July 24, 2009



Dog-sniff jurisprudence
by Jim Hightower

Two criminal cases in Texas have raised quite a stench about a smell test that prosecutors nationwide have been using to toss a lot of folks in jail — folks who turn out to be innocent.

The tactic is called a "scent lineup." Rather than the common police lineup that asks eyewitnesses to pick out a criminal, this method goes to the dogs. Literally. Trained dogs sniff evidence from the crime scene and are then brought into a line up to detect crime-scene smells on the suspect. The dog-sniff results have been called "hopelessly imprecise," but courts across the country allow them as evidence.

In the two recent Texas cases, dogs put one fellow in jail for two months before a DNA test exonerated him of a robbery and sexual assault, while dogs in the other case almost got the suspect nailed for murder — until another man confessed.

"This is junk science," said an attorney for the Innocence Project of Texas. Then he corrected himself: "This isn't even science. This is just junk."

There are a couple of big flaws with scent lineups. One is that the dogs are easily influenced by their handlers. Another is that there are usually many confusing scents on a piece of evidence or on suspects. But the biggest flaw is this: dogs can't talk. So their reactions to a scent have to be interpreted in court by the handler, who essentially tells the judge and jury: "This is what the dog is saying."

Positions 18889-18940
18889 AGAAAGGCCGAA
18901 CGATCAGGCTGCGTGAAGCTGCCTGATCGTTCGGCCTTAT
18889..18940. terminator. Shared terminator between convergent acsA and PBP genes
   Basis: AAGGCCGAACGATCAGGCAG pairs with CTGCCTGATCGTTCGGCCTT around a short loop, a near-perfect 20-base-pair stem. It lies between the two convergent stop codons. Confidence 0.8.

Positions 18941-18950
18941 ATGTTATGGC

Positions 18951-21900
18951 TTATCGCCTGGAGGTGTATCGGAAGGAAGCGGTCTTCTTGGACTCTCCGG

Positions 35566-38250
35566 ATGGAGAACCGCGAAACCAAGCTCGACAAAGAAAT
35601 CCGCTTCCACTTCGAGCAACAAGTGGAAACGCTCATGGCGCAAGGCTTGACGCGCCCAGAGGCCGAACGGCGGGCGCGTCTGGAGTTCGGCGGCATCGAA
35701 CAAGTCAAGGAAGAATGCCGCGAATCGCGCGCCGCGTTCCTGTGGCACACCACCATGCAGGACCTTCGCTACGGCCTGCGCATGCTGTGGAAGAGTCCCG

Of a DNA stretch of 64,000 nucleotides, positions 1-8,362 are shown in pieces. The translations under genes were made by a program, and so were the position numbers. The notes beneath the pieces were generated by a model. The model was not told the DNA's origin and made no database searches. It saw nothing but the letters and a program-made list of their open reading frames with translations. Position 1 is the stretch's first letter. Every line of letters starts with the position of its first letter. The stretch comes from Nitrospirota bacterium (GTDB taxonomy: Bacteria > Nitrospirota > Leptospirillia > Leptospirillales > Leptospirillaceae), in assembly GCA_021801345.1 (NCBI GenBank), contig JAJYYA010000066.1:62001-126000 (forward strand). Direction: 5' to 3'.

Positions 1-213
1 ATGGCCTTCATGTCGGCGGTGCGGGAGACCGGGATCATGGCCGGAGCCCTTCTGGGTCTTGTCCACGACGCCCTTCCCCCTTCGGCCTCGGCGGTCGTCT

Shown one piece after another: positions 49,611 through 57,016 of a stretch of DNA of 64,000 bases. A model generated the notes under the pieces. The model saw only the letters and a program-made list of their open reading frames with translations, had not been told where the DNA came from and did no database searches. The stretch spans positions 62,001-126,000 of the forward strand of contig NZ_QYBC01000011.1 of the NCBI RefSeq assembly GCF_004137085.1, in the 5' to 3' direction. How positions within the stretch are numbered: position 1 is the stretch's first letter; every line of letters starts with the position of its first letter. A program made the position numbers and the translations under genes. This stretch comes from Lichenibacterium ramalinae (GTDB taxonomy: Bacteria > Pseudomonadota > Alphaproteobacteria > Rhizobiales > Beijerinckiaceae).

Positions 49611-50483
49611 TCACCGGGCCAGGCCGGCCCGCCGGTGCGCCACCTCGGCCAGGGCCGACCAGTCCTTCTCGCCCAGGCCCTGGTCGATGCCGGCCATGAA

The whole sniff-and-tell routine is made even more absurd by the fact that there is no training program or test for handlers, and no guidelines or peer reviewed standards of procedure for running scent lineups. As one defense lawyer puts it, "You make up the rules as you go along."

To have credibility, justice has to be based on the rule of law, not on the voodoo of dog sniffing.

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